I’m in Rioja attending the Digital Wine Communicators’ Conference.
I got to stop by Lopez de Heredia, the shrine to fine wine in Haro. As the sun set and the last grapes of the 2013 harvest arrived, Mercedes Lopez de Heredia took a break from her duties to show a few of us around. Because the celebrated winery, a shrine to fine wine, has been around for over a century, it’s not exactly breaking news. But the mold-covered walls and the cellars where 13,000 barrels a phenomenal 2 million slumber should be on the bucket list for all wine geeks. Although I’ve tasted as far back as the 1945 vintage with collectors in New York, this was the first time I’d been to the bodega.
The last grapes from this late vintage were still trickling in (see above). The workers to this day bring them in via tall poplar baskets called “comportas.” The conical structure means that the wood bears the load and the grapes don’t start the crush on the way to the winery. Read more…
While he was pouring bubbly at the spring tasting of his his NY distributor (Skurnik), I spoke with Pepe Raventos of Raventos i Blanc. Late last year, Raventos announced that they had decided to withdraw from the Cava D.O. and will file for a new D.O. Conca del Riu Anoia. I asked him why.
Pepe Raventos: The motivation is a belief in the great potential of sparkling wines that have been produced in our conca, our valley, for the last 150 years. It’s one of the most historical wine regions of the world. I think that when you’re deep in typicity–pace, soil, climate history–then your wines start to become closer to art than to winemaking. Cava has become a winemaking wine rather than a viticultural wine. The whole Conca dream is to make it about place, to make it a viticultural wine.
How long will the D.O. process take to be formalized?
The first thing is we have to work well with the farmers in the region and get everyone excited, we need to get you, the wine writers excited, get the customers excited. The world needs a true alternative to grower Champagne because it doesn’t make sense… Read more…
A reader writes in:
I have just seen that Robert Parker has tasted the wines for Jorge Ordoñez and given points instead of Neil Martin. What is going on? I thought after the No Pay No Jay scandal they would be doing things by the book. Very disappointed as I was very happy how Neil Martin was doing things. I personal will cancel my web subscription. These points given can not have any creditability.
This is not the first time that Parker has reviewed the import portfolio of Jorge Ordonez separately from the Spanish critic: When Pierre Rovani reviewed Spanish wine, Parker kept the Jorge Ordóñez wines back to review those personally. This time, Parker uses the 25th anniversary of the importing business as a reason for singling them out. He also adds this line:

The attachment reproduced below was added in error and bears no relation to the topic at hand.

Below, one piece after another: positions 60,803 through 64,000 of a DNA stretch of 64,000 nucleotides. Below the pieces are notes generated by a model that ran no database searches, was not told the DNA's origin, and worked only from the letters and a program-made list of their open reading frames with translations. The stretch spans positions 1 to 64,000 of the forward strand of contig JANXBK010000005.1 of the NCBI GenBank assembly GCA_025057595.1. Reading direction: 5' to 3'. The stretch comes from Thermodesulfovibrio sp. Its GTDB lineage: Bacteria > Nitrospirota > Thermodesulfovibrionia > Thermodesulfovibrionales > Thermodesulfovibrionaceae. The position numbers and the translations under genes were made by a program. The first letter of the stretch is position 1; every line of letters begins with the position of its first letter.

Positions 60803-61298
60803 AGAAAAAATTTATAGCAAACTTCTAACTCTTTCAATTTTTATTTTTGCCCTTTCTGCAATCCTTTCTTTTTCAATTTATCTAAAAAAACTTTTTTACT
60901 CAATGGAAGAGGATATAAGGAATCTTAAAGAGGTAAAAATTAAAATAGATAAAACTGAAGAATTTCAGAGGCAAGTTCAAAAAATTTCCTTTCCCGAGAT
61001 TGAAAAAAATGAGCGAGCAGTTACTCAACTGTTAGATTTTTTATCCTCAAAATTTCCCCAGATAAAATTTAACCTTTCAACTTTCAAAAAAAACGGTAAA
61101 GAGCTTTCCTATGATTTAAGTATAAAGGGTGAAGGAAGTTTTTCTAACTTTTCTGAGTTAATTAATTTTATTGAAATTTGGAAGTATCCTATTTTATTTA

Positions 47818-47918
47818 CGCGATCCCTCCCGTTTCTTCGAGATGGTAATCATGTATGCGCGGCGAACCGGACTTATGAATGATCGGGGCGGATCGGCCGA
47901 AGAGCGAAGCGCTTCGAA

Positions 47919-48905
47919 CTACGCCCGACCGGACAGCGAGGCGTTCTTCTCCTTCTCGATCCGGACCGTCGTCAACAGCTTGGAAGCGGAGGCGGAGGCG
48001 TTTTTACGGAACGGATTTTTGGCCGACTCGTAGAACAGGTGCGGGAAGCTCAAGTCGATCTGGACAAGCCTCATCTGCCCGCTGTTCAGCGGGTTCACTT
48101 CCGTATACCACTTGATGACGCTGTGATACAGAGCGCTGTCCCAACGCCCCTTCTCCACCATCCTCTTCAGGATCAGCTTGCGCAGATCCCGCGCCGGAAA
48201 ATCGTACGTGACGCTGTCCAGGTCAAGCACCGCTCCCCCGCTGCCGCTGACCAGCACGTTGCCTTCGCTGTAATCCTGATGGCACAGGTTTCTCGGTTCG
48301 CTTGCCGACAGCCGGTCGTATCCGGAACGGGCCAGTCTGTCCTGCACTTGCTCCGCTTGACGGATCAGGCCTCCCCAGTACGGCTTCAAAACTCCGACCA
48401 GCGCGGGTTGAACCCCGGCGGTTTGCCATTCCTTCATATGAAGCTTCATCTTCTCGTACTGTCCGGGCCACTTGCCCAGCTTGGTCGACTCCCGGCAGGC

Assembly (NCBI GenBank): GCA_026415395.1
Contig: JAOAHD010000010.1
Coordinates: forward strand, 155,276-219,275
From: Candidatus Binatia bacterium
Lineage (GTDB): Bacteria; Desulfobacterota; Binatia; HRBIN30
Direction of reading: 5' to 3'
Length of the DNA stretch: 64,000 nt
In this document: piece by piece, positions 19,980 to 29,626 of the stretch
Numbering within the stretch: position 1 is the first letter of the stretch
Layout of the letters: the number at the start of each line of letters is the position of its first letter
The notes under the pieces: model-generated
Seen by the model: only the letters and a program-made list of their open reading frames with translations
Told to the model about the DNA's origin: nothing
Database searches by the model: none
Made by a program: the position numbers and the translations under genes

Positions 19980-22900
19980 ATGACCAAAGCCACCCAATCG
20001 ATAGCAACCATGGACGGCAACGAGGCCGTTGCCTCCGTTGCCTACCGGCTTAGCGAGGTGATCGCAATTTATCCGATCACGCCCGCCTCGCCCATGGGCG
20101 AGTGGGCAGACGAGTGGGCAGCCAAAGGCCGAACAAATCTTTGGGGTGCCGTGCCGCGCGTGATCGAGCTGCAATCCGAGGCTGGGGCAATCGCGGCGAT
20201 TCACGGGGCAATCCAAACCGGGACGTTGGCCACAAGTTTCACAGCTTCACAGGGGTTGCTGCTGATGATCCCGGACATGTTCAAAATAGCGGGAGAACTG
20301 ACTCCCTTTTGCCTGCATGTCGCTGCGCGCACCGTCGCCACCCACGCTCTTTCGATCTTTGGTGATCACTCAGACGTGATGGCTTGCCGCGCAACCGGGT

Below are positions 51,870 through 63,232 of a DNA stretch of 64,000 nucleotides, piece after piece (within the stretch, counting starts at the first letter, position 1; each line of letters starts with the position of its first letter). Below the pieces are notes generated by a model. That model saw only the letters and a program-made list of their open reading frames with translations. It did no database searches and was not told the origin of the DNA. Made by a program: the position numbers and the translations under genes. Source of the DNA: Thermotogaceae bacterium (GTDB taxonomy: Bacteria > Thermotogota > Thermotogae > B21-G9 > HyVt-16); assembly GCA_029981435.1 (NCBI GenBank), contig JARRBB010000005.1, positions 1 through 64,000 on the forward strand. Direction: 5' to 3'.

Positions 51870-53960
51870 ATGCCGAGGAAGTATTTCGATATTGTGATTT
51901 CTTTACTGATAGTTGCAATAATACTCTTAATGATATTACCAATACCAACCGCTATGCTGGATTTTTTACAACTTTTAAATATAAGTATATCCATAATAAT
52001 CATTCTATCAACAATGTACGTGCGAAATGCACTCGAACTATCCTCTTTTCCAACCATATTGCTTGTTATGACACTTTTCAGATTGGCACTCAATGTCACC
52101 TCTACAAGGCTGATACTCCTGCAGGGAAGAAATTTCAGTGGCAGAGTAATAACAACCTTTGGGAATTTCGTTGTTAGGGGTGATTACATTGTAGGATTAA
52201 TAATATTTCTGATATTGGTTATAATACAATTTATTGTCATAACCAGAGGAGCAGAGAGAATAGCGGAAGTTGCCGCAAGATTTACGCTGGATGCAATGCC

Jorge Ordoñez can sometimes annoy people, and he seems to have no shortage of competitors who are clearly jealous of his great success.
It’s an odd line, with more bitterness than a wine before microxidation; if he likes the wines, why not just leave it at that? To include this line in a short piece praising Ordonez seems spiteful and almost paranoid since nobody had said anything badly about Ordóñez, as far as I am aware. From my perspective, the Ordóñez wines appear less visible than they were a decade ago and there have been some notable wineries that have left his portfolio. Meanwhile, the rise of boutique importers of Spanish wines has been one of the more exciting stories out of the Iberian peninsula in the past decade. Given that Parker frequently mentions Ordóñez wines, and Miller had been the recipient of hospitality, I understand why the reader is irked.
Mosel winemakers love to talk about the blue slate of their soils. A discussion of Chablis couldn’t be had without mentioning Kimmeridgian. Coonawarra has its terra rossa and Rutherford has its dust. But what about the soil in Rioja?
As Telmo Rodriguez recently discussed at length, to his lament, the Rioja winemaking process favors process over place. So as a companion to that post, here is a relatively little-known soil map that Don Manuel Ruiz Hernandez put together. (In a funny contrast to how some New World vineyard owners are obsessed with mapping vineyard soils, this one is from 1972, the blink of an eye geologically speaking, I guess.) It shows three types of soil: chalky clay soil (yellow); ferrous (or ferruginous) clay soil (maroon); and alluvial, silty soil. Describing the differences, he writes “the ones with the most moderate of yields, the Calcareous-Clay ones, are, thus, the lands from which the most special qualities is achieved.”
It’s hard to generalize since other factors, such as elevation and sun exposure, play a part in grape characteristics and the overall wine quality. But many of the structured, most age-worthy wines from Rioja come from vineyards in the calcereous soils.